Still, it is overly simple, as is the rest of the desktop environment, not even providing the capability of modifying the preview icon sizes by widget or menu item, nor does it provide as many actions available in GNOME's Files in its menu. Some functionality, such as resizing preview icons, is available through keyboard shortcuts as I discovered late in my trial of the OS.

Other elementary improvements to GNOME include widgets in the headerbar of applications that allow users to perform some actions. The best use of these widgets are in Code and Mail. In Code three central widgets can be used to specify the indentation mode, modify the syntax highlighting mode, and to go to a specific line.

elementary OS Native Code and Mail Programs
These programs add widgets to the headerbar allowing users to perform some actions in the programs without a menu, something that isn't available in GNOME.

The biggest improvement over GNOME, and a new feature in this release of elementary OS, and one that is not available in any other desktop environment that I am aware of, is Adjustable Windows Tiling. Of all the features touted on elementary's website's main page or this release's announcement, this is truly an innovation.

Sadly there are other aspects of the desktop environment and the default applications that detract from Juno as much as Active Window Tiling adds to it. And unlike my criticism of elementary OS in this review, which center on its excessive simplicity to the point of lacking capability, these aren't just a matter of preference. First is the network management applet. Some wireless networks are duplicated multiple times in the list of available networks. Also, when selecting from the available wireless networks, the animation and visual feedback indicates that another network in the list is the one being activated, although the one selected is the one that is actually connected.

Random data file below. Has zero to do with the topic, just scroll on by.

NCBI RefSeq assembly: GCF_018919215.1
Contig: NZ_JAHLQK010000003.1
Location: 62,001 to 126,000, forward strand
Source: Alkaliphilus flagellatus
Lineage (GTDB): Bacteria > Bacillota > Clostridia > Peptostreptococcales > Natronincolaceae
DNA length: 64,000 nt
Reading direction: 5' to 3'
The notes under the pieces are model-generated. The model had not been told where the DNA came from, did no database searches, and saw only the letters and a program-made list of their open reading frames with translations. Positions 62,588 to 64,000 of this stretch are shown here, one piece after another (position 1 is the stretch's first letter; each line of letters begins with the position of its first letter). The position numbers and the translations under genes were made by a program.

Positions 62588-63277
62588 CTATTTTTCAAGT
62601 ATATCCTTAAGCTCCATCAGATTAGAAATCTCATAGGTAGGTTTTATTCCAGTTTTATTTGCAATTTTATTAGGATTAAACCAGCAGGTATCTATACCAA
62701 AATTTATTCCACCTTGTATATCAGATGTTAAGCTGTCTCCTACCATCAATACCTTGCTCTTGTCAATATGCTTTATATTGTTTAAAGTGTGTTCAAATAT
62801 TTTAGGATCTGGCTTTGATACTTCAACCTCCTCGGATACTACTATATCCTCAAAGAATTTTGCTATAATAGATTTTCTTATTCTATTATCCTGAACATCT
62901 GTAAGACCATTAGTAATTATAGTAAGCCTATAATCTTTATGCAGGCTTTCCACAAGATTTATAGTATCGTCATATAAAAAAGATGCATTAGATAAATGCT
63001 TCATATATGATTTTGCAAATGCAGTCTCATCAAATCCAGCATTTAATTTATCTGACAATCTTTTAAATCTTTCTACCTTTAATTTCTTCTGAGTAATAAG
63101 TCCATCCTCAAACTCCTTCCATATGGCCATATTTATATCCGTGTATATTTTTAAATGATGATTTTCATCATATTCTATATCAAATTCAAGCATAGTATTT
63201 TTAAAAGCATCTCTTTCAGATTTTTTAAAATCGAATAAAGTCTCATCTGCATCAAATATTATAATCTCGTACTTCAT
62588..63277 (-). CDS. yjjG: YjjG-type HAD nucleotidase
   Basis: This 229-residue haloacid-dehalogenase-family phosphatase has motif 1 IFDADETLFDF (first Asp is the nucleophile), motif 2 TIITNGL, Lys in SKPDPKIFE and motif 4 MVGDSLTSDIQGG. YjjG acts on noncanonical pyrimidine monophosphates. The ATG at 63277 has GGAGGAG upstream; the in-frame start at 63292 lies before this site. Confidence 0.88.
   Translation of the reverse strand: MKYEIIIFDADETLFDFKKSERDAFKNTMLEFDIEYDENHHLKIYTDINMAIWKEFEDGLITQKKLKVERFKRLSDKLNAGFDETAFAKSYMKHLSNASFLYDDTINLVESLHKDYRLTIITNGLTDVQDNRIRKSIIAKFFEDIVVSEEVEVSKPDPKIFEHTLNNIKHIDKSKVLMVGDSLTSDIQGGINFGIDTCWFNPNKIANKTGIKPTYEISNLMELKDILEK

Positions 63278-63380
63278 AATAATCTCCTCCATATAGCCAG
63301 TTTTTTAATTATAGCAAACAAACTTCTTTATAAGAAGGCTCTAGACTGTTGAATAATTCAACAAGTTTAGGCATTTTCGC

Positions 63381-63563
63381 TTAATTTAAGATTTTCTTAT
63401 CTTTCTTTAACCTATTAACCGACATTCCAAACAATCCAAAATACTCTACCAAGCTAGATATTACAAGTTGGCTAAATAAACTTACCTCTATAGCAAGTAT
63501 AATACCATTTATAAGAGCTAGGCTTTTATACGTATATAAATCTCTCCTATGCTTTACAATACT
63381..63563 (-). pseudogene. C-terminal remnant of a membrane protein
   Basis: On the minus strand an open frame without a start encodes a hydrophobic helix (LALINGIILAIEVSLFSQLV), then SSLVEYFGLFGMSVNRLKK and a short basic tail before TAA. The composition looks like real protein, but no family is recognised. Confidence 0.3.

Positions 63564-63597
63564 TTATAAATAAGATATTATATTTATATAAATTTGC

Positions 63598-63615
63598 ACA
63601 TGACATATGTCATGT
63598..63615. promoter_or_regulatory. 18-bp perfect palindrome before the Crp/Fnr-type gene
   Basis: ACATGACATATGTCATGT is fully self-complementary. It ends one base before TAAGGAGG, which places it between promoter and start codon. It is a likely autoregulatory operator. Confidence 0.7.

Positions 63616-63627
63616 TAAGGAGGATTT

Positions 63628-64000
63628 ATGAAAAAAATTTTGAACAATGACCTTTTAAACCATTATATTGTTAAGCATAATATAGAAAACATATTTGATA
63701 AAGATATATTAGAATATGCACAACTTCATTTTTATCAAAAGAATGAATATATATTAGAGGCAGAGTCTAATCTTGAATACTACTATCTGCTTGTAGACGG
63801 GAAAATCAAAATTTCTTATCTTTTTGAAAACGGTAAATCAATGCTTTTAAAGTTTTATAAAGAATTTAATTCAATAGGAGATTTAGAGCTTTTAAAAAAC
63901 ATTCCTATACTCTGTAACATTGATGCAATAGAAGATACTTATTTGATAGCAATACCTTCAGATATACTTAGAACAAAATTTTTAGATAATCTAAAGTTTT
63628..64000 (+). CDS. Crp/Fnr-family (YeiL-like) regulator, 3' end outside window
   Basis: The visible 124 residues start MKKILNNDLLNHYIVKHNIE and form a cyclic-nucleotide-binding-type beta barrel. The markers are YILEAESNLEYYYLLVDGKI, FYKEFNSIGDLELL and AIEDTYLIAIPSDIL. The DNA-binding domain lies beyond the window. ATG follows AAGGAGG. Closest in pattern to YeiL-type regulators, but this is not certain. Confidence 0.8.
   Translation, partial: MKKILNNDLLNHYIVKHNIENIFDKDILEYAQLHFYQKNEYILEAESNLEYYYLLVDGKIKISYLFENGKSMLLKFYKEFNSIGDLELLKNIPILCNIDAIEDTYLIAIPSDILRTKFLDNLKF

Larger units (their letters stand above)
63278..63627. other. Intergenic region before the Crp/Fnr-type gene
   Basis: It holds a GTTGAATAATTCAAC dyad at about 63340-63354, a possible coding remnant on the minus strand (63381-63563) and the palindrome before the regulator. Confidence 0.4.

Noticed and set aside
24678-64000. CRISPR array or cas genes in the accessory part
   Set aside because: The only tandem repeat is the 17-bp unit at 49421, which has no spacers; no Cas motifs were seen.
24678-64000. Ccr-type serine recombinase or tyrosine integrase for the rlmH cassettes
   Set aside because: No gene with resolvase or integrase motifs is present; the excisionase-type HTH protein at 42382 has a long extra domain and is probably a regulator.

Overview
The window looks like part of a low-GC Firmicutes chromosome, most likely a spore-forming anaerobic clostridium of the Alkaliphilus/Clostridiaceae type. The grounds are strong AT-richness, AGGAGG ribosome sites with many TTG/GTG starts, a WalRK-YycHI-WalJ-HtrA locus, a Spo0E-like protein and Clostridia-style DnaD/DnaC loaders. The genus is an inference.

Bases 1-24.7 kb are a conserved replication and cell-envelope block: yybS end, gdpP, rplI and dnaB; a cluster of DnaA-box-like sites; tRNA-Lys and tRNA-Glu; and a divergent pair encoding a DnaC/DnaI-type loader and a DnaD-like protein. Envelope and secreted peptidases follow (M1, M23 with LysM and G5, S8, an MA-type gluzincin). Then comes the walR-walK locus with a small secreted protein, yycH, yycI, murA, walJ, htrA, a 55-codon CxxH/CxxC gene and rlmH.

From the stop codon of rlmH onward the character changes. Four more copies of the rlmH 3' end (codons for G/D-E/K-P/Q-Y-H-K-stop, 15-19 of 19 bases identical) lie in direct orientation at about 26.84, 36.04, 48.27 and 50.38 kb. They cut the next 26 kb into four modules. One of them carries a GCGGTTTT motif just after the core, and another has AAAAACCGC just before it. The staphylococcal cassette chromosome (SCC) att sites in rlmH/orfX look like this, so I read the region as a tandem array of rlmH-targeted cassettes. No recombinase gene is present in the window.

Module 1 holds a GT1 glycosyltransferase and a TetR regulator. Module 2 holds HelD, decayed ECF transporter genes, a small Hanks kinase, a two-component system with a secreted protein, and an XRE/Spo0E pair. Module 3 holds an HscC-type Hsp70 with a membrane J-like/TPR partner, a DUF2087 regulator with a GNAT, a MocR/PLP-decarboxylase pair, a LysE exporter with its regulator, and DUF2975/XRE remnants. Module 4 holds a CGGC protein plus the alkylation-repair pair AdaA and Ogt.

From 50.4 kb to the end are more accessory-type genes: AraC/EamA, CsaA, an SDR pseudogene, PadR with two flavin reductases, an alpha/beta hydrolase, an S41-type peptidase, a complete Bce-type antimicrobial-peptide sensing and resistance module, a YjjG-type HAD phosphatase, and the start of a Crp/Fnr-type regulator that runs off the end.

The second issue is in Music, the Rhythmbox clone. In the view comprising the three panes of the Genre, Artists, and Albums lists in the upper part of the window and the single pane of the track list in the lower part of the window, if an item in one of the upper panes is selected, a previously selected item in another of the upper panes is not actually deselected. When creating a playlist from the active list of tracks, displayed based on a selection in one of the upper panes, all available songs in the library were added to the playlist. I did not have any issues in the Rhythmbox program in my SolusOS installation.